Background: Acute coronary syndrome (ACS) is one of the main causes of mortality worldwide, and dyslipidemia is one of its important risk factors. Studies have shown that treatment with high-intensity statins protects against cardiovascular events; other investigations have noted that despite the potential effects of statins, 80% of patients with ACS fail to lower cholesterol levels. We conducted the present study to determine the association between medical compliance to clinical practice guidelines (CPG) and changes in low-density lipoprotein cholesterol (LDL-C) at follow-up among patients with ACS. Methods: We performed a prospective cohort study on patients diagnosed with ACS. We enrolled 79 adult patients from August 2019 through March 2020. Data on patient characteristics at presentation, hospitalization, and 8 months of follow-up were collected. Adherence was established as a high-intensity statin prescription at discharge according to Peruvian, European Society of Cardiology (ESC) 2019, and American Heart Association (AHA) 2018 guidelines. Results: Adherence to AHA and ESC guidelines showed a reduction in mean LDL-C values of 44.2 mg/dL (P = 0.14). In patients with dyslipidemia, mean LDL-C values were reduced by 60.6 mg/dL (P < 0.001). Only 27.8% of the patients did not achieve any goal in their LDL-C levels following the AHA or ESC guideline recommendations. Conclusions: Due to the high prevalence of dyslipidemia, adequate primary prevention before an acute event occurs is essential. Compliance with CPG by healthcare personnel is related to a reduction in LDL-C levels at follow-up, and patient adherence is essential to achieve LDL-C targets.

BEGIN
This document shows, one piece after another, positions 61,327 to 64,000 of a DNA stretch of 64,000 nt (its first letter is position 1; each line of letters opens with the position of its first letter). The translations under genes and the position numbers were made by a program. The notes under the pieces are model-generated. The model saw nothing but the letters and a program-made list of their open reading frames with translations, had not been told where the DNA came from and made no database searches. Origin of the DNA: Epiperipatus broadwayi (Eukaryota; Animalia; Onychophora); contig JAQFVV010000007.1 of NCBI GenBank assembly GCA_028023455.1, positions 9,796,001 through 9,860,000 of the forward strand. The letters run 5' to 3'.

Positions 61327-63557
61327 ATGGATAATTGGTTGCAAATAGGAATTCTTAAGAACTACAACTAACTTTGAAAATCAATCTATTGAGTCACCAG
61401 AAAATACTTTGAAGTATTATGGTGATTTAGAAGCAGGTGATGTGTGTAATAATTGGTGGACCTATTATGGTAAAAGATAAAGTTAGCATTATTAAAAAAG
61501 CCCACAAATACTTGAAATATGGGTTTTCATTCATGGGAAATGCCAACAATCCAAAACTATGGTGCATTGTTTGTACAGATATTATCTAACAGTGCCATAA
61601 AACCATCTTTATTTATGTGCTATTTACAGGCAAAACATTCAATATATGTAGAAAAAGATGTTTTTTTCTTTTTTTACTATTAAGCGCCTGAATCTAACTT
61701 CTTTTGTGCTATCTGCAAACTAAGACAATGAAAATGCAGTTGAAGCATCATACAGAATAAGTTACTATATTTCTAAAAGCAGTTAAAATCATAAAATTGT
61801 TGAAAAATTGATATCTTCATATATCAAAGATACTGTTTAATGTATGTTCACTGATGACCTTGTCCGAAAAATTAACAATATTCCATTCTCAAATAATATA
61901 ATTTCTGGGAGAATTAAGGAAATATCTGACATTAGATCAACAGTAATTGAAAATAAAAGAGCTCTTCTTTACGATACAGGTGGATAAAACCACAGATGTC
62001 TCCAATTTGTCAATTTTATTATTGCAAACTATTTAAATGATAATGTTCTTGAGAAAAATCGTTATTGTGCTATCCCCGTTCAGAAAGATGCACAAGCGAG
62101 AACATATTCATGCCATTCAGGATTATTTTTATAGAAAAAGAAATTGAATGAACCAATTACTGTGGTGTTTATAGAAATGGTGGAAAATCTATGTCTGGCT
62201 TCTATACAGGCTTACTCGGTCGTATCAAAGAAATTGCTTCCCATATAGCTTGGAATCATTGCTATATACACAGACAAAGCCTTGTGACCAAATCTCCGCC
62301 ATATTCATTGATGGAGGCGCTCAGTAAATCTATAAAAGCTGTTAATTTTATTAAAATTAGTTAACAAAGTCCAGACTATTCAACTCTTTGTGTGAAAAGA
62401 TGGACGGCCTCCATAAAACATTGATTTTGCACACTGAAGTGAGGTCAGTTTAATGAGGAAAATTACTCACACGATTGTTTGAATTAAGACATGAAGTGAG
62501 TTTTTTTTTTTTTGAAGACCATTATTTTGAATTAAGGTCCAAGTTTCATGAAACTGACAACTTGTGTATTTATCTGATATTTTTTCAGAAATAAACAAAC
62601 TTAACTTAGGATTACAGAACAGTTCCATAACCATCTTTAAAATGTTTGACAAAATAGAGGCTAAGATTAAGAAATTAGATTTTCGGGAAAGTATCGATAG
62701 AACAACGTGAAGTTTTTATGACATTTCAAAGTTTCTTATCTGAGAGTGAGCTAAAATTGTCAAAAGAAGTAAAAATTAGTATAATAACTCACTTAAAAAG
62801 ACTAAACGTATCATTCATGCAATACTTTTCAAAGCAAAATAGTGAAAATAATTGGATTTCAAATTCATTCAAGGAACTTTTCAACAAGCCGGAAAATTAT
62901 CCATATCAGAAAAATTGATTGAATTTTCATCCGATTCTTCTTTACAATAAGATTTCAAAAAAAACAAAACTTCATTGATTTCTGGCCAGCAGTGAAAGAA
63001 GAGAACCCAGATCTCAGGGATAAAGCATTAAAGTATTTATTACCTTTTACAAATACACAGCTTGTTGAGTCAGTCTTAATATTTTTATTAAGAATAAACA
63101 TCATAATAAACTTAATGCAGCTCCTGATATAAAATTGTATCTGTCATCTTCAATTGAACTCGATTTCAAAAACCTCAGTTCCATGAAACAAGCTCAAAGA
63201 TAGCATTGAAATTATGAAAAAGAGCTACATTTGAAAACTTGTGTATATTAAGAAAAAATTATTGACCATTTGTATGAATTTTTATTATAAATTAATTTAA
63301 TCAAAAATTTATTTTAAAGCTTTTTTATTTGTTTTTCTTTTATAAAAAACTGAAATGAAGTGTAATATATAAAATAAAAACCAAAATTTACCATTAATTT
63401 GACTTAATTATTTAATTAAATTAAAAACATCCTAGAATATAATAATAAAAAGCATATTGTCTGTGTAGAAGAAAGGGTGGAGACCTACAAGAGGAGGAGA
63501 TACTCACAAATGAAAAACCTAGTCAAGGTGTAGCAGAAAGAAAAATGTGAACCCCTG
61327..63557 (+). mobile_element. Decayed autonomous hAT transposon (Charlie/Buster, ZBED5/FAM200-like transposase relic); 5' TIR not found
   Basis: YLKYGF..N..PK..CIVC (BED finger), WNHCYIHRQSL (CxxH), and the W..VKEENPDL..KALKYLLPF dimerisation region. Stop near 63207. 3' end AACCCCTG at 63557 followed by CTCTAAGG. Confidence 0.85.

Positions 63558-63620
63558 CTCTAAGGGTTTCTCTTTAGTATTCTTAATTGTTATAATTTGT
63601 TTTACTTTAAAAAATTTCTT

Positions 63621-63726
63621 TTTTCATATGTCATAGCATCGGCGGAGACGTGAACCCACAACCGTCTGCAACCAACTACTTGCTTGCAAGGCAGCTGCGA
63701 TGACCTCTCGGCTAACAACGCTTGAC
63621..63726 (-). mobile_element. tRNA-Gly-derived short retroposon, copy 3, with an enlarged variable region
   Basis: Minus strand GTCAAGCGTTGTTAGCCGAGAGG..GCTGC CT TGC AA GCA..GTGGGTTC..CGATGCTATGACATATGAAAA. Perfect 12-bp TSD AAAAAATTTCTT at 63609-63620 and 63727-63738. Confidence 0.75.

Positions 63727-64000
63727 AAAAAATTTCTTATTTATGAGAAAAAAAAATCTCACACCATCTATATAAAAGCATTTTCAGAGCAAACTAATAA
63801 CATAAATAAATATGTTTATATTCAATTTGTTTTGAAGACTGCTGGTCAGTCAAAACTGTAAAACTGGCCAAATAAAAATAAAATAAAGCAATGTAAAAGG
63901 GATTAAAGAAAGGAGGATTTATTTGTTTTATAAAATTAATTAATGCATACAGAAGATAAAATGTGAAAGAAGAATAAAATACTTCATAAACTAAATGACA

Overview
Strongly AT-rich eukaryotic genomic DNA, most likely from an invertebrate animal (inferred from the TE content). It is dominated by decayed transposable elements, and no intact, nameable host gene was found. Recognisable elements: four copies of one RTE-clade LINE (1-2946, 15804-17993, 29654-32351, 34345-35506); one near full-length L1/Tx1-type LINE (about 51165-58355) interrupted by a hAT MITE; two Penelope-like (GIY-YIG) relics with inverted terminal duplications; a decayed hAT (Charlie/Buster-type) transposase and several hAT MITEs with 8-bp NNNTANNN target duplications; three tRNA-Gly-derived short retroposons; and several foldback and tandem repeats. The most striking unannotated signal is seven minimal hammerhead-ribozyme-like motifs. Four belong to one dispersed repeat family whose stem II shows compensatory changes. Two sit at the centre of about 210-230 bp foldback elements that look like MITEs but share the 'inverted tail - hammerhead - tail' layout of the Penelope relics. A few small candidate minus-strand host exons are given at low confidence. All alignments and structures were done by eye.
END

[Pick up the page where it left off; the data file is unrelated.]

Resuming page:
|Number of pages||9|
|Journal||Iranian Heart Journal|
|State||Published - Oct 2023|
- Acute coronary syndrome
- Guideline adherence